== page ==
In England, the government was preparing to act. A House of Lords committee favoured British possession in 1838, and in the previous year a New Zealand Association had been formed by Edward Gibbon Wakefield and his associates for the colonisation of the country. The government regarded it with suspicion, but in 1839 it (transformed into the New Zealand Company) made its intentions clear by the dispatch of an advance party aboard the Tory. By this time Hobson had already been offered the post of British Consul, and in 1839 he accepted the position of Lieutenant-Governor and Consul under the government of New South Wales. The Law Officers reported that the United Kingdom could properly annex New Zealand, and Gipps's commission was enlarged with this step in view.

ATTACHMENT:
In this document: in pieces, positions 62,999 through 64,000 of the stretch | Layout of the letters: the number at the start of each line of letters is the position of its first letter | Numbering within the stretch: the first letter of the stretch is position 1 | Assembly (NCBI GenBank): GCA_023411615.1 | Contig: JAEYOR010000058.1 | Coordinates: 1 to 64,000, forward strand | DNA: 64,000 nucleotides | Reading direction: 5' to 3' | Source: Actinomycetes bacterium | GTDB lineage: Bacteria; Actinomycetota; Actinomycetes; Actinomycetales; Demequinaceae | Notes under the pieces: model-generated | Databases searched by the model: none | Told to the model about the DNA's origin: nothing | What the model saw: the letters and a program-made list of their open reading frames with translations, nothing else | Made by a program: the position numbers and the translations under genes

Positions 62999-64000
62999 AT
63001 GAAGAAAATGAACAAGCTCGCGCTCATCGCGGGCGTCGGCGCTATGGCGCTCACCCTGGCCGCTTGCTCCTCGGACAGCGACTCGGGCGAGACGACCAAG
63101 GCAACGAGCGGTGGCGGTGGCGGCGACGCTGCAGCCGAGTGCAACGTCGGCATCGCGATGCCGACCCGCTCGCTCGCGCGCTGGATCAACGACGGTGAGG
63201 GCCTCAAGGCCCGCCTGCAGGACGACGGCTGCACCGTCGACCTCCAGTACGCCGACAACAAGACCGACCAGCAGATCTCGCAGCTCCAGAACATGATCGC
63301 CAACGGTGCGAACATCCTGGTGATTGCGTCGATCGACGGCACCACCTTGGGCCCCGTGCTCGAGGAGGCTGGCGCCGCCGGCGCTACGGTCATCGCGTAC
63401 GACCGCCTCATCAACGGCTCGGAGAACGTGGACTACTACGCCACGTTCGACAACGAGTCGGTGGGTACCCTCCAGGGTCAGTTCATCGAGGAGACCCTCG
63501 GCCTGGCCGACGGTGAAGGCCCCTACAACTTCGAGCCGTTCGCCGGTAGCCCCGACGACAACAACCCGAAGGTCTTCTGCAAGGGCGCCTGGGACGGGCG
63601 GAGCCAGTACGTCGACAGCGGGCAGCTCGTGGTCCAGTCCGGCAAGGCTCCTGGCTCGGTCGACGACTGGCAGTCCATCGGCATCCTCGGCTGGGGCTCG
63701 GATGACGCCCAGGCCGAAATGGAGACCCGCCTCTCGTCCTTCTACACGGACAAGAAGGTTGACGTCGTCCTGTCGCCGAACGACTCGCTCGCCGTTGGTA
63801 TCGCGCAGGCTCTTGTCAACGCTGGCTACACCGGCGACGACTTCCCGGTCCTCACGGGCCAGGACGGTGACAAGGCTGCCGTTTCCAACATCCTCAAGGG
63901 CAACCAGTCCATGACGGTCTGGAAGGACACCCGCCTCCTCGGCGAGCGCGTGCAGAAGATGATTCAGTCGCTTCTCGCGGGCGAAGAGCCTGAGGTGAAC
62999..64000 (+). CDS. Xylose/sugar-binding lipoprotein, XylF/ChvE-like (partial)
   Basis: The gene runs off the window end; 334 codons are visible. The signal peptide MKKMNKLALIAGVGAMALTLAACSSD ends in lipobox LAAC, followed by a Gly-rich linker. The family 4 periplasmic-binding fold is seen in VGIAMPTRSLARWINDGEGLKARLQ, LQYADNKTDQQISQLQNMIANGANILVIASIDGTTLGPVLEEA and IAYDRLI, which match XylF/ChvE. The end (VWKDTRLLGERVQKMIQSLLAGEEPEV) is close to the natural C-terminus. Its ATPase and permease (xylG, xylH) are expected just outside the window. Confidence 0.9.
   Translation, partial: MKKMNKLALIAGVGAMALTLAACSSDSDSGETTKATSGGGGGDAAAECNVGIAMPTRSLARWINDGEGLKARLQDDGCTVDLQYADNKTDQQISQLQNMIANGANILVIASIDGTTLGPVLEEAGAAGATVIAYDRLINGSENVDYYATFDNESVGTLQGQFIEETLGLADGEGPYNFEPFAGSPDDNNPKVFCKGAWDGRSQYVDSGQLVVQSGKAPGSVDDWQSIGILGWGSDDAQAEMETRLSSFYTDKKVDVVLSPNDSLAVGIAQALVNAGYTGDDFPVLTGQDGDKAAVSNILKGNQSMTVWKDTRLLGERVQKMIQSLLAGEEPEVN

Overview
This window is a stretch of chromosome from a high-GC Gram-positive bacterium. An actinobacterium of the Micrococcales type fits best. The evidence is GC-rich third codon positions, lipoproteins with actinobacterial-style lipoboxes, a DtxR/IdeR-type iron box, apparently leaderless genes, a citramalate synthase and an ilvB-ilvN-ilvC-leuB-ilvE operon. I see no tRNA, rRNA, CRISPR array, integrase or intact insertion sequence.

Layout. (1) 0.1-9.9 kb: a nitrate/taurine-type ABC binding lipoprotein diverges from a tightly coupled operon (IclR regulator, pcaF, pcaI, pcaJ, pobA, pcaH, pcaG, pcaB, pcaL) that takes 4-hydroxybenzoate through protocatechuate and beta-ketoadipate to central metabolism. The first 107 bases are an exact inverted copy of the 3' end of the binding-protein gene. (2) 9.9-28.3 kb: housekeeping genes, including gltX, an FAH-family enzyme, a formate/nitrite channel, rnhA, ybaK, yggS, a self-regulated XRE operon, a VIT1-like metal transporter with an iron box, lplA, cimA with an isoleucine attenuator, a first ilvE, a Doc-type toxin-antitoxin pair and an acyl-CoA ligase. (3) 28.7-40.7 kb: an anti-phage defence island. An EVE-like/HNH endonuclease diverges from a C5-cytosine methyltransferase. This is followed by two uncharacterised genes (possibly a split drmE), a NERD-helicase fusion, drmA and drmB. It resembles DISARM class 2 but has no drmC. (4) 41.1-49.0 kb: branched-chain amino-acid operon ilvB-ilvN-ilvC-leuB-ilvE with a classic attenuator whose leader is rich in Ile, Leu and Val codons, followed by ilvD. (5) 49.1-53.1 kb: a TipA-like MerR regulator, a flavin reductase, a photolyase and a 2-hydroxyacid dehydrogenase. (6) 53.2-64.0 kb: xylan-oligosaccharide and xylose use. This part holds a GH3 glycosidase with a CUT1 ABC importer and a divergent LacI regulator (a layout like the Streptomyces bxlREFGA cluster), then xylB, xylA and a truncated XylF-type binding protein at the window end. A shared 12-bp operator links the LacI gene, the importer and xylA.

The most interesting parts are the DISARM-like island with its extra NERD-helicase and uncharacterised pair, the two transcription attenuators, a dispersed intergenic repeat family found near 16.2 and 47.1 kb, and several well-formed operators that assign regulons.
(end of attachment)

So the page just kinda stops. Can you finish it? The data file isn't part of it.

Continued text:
The stage was set for annexation, though the official actors moved with a circumspection not equalled by private interests. The New Zealand Company had sent the Tory in haste to buy land before annexation should introduce a Crown monopoly of land purchases; Sydney “land sharks” drove bargains with Maoris in Sydney for immense areas “acquired” upon trivial considerations – the most ambitious was W. C. Wentworth, who claimed to have bought 20 million acres. Gipps's counter measures were effective; land dealings were prohibited, and past transactions were to be subjected to an official inquiry. Early in 1840 Hobson arrived in New Zealand, Lieutenant-Governor of a colony yet to be acquired. His instructions required him to take possession of the country only with the consent of the Maori chiefs. This emphasis upon consent arose from the influence of evangelical Christian views, especially as urged by the Church Missionary Society and its secretary, Dandeson Coates, upon the Colonial Office. It represented an attempt to combine the extension of British authority with a policy designed to safeguard the well-being of the native people. The Treaty of Waitangi of 6 February 1840 was the instrument of such consent, for the chiefs who signed it agreed to place themselves under the sovereignty of the Queen in return for her protection. After the initial signing Hobson annexed that part of the country down to 36°S, and apparently planned a progressive southwards annexation as signatures were collected. The resident missionaries of the Church Missionary Society were a numerous body whose cooperation was essential to the Government. Together with the Wesleyans, they assisted Hobson in urging upon the chiefs the acceptance of the treaty. Some even were dispatched southwards in the Herald to collect further signatures, normally cementing the new relationship with gifts. Hobson was forced into greater speed by the action of the newly arrived Company settlers at Port Nicholson (Wellington) in organising their own government, and possibly by a renewed threat of French intervention — the ships carrying the French settlers who were to colonise Akaroa had arrived. On 21 May Hobson issued two proclamations announcing British sovereignty over the whole country, the North Island by right of cession, the two southern islands, where the Maori population was very slight, by right of discovery. The expansion of British influence, largely from Australia, and reinforced by the Church Missionary Society and by the New Zealand Company at the eleventh hour, had brought a new British colony into existence.